It is a sign of age, I fear, but I seem to be the last person to lament the declining quality of our Anarchists. Those of more than a century ago were rugged individualists, to a fault. With one well-placed bomb, they could do what takes the contemporary anarchist a cumbersome bureaucratic organization. They were men of action; and some of the women, too. No one could confuse them with party hacks. You could not coerce them into a party line.

When I was younger and, perhaps, more spunky, I used to read Proudhon and Kropotkin. These were all very well, but the systemizing tendency had infected both. Utopianism also muddled their thinking. Without going back to Zeno of Cilium, let me just say that the posterior tradition in recommending anarchy was more subtle and arch. (Read the Antigone, for instance. Today it’s just the brand name for a Givenchy bag.) Anarchy was an inheritance from Greece and even Rome. It could never have been reduced to an election manifesto.

It is interesting that the first English use of the term, anarchisme, dates back to Henry VIII. Those resisting his Divorce and Reformation were taken to be anarchists. Nobly they defended the ancient liturgical order, in such spontaneous actions as the Pilgrimage of Grace.

Prominent anarchists of our modern age have, at their best (or worst, depending on one’s point-of-view), had dodgy ideological affiliations, but a real appreciation for economy of means. One thinks of e.g. Gavrilo Princip, the ingenious Serbian, able to ignite a Great War with a few gunshots, and bring down the Austro-Hungarian Empire almost as an aside. Or a certain Osama bin Laden, able to drag a superpower into pointless foreign wars, with very limited means. I do not approve of either gentleman, please note, but their efficiency was astounding.

On the other hand, there was the case of “Sir Herbert Read, the Anarchist.” Or his Canadian disciple, George Woodcock, the polite traveller and essayist. Anarchists who could take tea with the Queen.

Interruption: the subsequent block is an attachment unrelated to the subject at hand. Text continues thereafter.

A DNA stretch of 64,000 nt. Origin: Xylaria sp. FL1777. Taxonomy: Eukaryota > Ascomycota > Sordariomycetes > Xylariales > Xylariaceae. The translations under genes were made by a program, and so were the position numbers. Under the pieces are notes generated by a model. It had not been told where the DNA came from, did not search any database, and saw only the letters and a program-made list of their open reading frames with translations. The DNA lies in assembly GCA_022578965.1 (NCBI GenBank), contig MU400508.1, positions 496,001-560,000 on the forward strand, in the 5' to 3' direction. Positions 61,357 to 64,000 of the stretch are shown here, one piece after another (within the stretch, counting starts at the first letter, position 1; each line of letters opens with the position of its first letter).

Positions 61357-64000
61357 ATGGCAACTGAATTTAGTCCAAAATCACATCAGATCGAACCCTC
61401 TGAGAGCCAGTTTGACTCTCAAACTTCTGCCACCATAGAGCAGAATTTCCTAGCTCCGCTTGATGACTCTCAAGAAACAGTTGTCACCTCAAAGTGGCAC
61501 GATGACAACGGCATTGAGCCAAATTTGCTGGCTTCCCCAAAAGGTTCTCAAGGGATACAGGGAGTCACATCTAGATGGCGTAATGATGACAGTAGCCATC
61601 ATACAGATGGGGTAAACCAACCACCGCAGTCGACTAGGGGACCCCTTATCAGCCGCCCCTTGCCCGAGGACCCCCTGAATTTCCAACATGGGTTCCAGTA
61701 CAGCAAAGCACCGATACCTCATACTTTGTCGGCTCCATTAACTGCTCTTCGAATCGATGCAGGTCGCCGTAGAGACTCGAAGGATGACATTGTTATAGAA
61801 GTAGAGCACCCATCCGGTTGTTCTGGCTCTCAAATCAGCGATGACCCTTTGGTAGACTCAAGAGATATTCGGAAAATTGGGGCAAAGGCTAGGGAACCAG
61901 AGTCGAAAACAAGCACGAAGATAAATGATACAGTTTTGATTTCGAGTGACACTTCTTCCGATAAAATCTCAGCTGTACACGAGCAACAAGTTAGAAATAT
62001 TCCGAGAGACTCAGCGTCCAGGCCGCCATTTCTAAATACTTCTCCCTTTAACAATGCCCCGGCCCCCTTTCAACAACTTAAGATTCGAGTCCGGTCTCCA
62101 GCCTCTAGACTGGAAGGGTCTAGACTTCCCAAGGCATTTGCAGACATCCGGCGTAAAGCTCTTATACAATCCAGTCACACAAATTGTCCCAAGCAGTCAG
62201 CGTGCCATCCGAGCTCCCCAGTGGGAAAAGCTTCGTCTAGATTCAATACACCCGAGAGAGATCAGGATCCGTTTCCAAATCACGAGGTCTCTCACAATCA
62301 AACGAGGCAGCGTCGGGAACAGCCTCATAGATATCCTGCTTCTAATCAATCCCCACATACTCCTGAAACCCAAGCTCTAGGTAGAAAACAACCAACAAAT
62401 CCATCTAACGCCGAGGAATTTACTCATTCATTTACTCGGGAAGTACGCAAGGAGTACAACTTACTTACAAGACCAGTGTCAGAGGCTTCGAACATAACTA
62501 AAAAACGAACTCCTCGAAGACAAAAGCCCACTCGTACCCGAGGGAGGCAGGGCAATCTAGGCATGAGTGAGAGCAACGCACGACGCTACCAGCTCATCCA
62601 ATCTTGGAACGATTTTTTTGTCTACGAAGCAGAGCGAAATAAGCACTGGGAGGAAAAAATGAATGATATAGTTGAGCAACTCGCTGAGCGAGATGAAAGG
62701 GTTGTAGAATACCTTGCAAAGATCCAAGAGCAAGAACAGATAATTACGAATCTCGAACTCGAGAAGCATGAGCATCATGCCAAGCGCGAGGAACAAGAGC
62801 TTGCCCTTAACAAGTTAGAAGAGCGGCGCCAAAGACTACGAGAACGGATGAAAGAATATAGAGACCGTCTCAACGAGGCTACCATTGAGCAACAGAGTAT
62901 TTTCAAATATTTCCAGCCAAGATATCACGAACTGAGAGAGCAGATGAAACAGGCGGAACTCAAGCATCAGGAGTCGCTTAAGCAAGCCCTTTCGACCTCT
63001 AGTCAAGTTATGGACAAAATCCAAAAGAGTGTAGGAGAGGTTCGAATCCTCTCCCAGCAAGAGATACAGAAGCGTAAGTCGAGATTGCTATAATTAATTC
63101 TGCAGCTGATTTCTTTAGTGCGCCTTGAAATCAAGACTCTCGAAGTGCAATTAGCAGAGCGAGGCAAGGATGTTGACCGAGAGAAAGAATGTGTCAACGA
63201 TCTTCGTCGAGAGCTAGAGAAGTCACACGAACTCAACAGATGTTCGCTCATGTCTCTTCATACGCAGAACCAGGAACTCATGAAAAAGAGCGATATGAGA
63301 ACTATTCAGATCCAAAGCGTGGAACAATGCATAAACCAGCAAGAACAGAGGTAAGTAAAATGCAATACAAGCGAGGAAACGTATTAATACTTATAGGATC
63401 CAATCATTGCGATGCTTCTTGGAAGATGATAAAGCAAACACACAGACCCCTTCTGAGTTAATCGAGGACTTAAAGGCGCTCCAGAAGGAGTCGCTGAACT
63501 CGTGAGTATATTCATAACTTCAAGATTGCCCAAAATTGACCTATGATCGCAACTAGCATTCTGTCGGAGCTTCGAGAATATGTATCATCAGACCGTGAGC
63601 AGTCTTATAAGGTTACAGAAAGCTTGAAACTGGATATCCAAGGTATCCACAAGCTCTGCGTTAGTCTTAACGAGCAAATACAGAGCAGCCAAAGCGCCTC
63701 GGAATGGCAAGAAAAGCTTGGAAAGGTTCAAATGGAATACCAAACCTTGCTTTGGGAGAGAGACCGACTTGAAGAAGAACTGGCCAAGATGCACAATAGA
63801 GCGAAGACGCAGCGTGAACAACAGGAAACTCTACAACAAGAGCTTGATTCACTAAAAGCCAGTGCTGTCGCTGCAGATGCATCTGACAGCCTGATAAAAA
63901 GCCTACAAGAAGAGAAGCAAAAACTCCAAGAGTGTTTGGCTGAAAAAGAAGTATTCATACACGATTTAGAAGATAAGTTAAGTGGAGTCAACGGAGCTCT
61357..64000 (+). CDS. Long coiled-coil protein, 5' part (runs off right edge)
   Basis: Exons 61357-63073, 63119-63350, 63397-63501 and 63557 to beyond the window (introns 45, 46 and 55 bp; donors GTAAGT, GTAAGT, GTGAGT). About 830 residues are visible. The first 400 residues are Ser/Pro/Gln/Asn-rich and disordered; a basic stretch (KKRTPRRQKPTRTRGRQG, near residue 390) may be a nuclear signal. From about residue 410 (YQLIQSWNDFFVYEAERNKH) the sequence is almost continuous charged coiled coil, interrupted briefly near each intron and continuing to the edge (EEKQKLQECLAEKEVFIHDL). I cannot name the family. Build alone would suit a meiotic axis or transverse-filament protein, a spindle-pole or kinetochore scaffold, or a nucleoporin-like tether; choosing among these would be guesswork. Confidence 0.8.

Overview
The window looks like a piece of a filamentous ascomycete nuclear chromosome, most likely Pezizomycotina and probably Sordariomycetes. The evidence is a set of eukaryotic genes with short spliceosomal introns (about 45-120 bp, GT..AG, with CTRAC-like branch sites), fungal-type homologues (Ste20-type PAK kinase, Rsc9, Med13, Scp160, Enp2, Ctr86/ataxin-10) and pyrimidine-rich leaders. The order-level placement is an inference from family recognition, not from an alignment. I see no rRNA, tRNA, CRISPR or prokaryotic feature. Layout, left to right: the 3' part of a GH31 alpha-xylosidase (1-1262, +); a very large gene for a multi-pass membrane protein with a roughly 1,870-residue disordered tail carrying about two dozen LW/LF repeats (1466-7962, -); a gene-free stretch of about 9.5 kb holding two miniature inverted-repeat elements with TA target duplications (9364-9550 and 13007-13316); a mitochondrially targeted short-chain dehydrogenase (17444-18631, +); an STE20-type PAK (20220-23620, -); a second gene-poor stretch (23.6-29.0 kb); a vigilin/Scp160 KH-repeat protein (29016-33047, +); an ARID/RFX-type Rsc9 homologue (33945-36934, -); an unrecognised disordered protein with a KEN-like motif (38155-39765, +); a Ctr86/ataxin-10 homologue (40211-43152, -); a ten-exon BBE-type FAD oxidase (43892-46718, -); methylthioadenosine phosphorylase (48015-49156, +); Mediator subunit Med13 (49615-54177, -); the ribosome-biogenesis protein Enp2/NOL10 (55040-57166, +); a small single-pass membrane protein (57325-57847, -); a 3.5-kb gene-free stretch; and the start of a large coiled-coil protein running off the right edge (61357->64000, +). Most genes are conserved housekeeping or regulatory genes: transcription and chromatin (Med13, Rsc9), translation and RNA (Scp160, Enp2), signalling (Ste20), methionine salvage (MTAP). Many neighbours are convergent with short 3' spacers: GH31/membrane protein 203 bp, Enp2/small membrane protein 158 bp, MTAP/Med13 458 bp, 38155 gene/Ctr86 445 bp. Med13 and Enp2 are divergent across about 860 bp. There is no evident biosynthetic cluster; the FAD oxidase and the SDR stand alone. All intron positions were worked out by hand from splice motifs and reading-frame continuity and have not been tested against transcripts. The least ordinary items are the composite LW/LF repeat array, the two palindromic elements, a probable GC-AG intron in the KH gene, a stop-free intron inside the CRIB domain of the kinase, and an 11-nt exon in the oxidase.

All great artists tend to be anarchists. They also tend to be extremely rightwing. Verily, leftwing anarchists need to be watched closely — even though they are usually talentless, and watching them is boring. That is what the police are for.

I like to put in a good word for Trump, if only to induce apoplexy in my more style-conscious readers. The high point of his campaign for the Natted States Presidency, back in ’16, was, to my mind, when he performed an exquisitely tasteless attack on the late John McCain, respected Vietnam hero. I thought, “Ah, there is a man.” In one stroke, he altered the voting intentions of ten million souls — albeit randomly. But he made his reputation as an anarchist, and in the four years since, he has confirmed his implicit promise.

It is complained, by the Nevertrumpers out there, that he runs a chaotic government, in defiance of “the way things are done” in the District of Columbia. For instance, he wakes of a morning, and decides to shut down the economy, just when it is going fairly well; then of another, tells his whole cabinet to delete a few thousand economic regulations, without specifying any, or giving tedious hints. This is heroic. Annoyed with statue-topplers, he announces ten-year gaol terms. Having endured years of abuse from his adversaries, he rises bright-eyed and bushy-tailed, to fling a few more tweets at them. He should be giving exercise tips to that drudge, Biden.

As I (tried to) explain to several of my “liberal” friends, back in the day when he wasn’t president yet, he is a Constructive Anarchist. I haven’t yet decided what that means, but it is positive. The last one we had in the English-speaking West was Winston Churchill. Just the man you need when you find yourself in a swamp, and the alligators have begun to disturb you.